In May 2013, 20 plants in a production orchard of kiwifruit (Actinidia deliciosa) cv. Hayward in the seaside area of Primorska showed small, angular, coalescing necrotic leaf spots and cankers on green shoots. In the following 2 weeks, disease progressed to wilting and shoot dieback with exudates. Symptoms were consistent with Pseudomonas syringae pv. actinidiae. Circular, flat, granulated colonies with entire margins were isolated from leaf spots on King's medium B (KB) and on sucrose nutrient agar with boric acid, cephalexine, and cycloheximide. Strains were purified on KB and showed weak fluorescence upon a prolonged incubation (>10 days) and belonged to P. syringae LOPAT group Ia (+---+). DNA was extracted from strains and plant extracts with Chelex 100 resin and Bio-Nobile QuickPick Plant Kit (Turku, Finland), respectively. PCR products of expected sizes were generated by PCR assays (2,4) from all strains and plant extract, supporting the strains as being P. syringae pv. actinidiae. Two strains (NIB Z 1870 and 1871) were further identified by cytochrome C oxidase (negative), glucose metabolism (oxidative), aesculine (negative), and nitrate (negative). Their partial rpoD gene sequences (GenBank Accession Nos. KJ724117 and KJ724118) (3) were identical to the sequence of the P. syringae pv. actinidiae pathotype strain NCPPB 3739 (FN433222, 100% coverage) and to the sequence of P. syringae pv. theae at 96% coverage (FN433271). BOX-PCR fingerprinting and multilocus sequence analysis (MLSA) based on four housekeeping genes gapA (KJ733923 and KJ733924), gltA (KJ733925 and KJ733926), gyrB (KJ733927 and KJ733928), and rpoD identified both strains as biovar 3, a highly virulent biovar of P. syringae pv. actinidiae (5). The pathogenicity of the two strains was confirmed on four plants of A. deliciosa ‘Hayward’ for each strain. Six-month-old plants were sprayed on the abaxial sides of leaves with 30 ml cell suspension prepared from a 72-h-old culture of the appropriate strain (~8 × 106 CFU/ml in 0.01 M MgSO4), covered with plastic bags for 24 h, and incubated under high relative humidity (80%) with 14 h daylight and 24/21°C day/night temperature. Three positive and three negative control plants were inoculated with the Italian P. syringae pv. actinidiae virulent strain K9 (kindly provided by Dr. Gian Luca Bianchi of the Plant Health Service of Friuli Venezia Giulia region) and 0.01 M MgSO4, respectively. After 7 days, water-soaked brown spots with pale green halos were observed on all plants inoculated with bacteria. Re-isolated bacteria were identical to the original strains in their morphology, PCR products, and rpoD sequences. Negative control plants did not develop symptoms, and no growth was observed on media. This is the first laboratory confirmation of bacterial canker of kiwifruit in Slovenia. Visual inspections carried out by the plant health authorities in 2013 and laboratory analysis confirmed additional infection with P. syringae pv. actinidiae in a single, nearby orchard. The pest status of P. syringae pv. actinidiae in Slovenia is officially declared as present, subject to official control (1).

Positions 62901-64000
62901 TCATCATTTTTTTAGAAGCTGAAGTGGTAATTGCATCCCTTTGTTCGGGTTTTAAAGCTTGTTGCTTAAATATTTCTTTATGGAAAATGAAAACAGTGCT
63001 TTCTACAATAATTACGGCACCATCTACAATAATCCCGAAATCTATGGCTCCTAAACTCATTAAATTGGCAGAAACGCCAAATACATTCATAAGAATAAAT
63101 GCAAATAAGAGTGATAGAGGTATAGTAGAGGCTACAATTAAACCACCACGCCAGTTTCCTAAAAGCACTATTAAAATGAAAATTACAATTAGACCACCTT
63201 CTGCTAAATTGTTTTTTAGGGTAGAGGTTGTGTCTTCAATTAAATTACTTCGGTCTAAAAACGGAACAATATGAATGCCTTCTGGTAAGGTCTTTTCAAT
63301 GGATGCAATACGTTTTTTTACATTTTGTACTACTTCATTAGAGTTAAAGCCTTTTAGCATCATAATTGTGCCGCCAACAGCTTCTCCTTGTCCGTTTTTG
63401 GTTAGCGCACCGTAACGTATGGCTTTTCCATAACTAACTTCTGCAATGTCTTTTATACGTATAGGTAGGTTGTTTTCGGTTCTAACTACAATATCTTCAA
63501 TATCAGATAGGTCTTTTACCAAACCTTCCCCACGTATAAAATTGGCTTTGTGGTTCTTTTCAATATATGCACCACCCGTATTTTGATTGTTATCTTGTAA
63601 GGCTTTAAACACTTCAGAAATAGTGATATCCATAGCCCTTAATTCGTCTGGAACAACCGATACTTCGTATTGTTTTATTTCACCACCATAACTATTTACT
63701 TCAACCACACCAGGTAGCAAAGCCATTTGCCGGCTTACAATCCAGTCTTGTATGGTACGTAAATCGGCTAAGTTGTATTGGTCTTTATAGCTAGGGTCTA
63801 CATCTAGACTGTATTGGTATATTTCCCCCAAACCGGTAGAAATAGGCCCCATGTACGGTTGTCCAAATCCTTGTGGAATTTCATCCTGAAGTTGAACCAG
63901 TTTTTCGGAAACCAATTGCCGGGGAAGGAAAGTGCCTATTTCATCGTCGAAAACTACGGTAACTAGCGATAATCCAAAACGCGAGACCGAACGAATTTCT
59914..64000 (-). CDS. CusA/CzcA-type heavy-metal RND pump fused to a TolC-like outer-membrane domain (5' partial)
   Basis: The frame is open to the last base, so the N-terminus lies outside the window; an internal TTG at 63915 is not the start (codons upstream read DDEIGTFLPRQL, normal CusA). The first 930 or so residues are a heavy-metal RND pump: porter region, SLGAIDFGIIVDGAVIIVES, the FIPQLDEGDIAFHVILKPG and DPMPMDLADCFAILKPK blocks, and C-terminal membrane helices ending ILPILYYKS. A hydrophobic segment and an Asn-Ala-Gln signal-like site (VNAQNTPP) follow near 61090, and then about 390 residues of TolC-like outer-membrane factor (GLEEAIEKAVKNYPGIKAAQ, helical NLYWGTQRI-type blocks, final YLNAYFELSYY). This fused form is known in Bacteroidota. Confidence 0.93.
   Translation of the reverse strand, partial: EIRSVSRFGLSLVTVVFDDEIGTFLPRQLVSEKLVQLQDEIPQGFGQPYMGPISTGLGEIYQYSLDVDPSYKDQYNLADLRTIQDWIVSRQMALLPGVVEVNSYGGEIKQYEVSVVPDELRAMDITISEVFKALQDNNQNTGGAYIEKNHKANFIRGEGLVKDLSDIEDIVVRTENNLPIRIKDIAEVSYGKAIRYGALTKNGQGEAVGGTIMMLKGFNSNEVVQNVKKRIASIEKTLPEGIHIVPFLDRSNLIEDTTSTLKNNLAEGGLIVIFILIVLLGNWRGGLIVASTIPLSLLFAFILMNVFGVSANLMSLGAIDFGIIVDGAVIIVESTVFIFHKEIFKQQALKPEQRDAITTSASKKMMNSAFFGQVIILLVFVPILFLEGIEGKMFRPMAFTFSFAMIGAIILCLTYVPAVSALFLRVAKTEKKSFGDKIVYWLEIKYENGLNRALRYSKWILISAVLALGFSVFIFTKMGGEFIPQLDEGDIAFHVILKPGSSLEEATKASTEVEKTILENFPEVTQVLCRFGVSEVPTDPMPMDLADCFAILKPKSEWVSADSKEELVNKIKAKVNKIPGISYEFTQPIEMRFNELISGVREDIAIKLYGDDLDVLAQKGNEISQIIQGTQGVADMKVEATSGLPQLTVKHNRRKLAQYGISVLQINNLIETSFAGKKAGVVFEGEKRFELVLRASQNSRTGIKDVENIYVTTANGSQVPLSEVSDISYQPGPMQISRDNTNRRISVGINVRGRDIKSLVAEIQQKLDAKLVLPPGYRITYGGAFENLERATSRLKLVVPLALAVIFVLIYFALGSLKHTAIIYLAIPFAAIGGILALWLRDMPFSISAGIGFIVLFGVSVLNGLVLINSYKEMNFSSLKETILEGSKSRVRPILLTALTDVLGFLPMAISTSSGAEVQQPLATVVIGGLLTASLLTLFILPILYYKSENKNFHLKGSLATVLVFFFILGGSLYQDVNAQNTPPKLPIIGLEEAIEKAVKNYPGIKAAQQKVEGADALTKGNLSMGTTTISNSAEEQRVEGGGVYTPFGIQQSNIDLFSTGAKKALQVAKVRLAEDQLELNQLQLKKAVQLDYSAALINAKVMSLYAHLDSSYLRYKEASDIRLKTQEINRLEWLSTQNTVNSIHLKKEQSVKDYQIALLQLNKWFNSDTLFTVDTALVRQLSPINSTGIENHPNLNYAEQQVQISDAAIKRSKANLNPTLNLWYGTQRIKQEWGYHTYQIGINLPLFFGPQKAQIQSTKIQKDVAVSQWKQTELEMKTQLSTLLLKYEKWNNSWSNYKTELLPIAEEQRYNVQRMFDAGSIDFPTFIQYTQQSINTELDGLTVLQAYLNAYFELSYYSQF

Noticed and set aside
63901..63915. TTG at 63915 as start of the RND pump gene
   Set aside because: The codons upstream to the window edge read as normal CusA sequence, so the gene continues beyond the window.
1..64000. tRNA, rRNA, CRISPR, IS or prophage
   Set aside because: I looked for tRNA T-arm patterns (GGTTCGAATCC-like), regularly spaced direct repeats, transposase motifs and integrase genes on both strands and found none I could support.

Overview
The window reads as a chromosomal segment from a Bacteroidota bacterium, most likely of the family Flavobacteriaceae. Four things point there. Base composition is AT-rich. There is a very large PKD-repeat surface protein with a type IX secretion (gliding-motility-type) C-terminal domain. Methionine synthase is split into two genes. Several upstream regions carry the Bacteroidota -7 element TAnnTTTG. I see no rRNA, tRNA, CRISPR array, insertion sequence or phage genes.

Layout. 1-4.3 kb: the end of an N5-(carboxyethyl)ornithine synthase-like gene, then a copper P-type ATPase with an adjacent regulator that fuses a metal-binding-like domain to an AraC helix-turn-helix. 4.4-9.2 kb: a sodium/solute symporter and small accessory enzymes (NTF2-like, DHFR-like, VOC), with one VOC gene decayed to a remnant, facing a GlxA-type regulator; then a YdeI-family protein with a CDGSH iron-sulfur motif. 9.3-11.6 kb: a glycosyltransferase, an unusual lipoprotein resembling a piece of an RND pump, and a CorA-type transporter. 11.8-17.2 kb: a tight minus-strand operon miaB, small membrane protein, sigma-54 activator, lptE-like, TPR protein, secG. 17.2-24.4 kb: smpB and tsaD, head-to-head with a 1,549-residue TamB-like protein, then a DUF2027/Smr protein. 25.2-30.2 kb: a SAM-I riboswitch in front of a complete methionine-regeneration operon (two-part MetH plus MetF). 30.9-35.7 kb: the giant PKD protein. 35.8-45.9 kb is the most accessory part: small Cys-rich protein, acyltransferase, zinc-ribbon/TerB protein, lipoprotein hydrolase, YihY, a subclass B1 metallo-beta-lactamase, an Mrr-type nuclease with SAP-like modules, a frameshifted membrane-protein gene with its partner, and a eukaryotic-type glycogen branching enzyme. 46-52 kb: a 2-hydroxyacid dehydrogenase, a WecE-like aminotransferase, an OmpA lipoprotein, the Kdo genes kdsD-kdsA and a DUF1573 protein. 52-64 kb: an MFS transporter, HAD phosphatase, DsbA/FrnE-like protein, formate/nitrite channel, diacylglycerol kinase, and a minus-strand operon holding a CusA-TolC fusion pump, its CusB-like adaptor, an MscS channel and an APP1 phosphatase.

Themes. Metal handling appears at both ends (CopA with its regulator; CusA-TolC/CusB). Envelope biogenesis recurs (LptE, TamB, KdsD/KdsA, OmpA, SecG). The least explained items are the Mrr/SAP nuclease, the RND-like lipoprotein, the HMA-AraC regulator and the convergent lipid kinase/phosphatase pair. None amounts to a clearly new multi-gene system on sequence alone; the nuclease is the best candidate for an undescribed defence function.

References: (1) EPPO Reporting Service. Online publication: http://archives.eppo.int/EPPOReporting/2014/Rse-1402.pdf. No. 02 2014/026, 2014. (2) A. Gallelli et al. J. Plant Pathol 93:425, 2011. (3) N. Parkinson et al. Plant Pathol. 60:338, 2011. (4) J. Rees-George et al. Plant Pathol. 59:453, 2010. (5) J. L. Vanneste et al. Plant Dis. 97:708, 2013.
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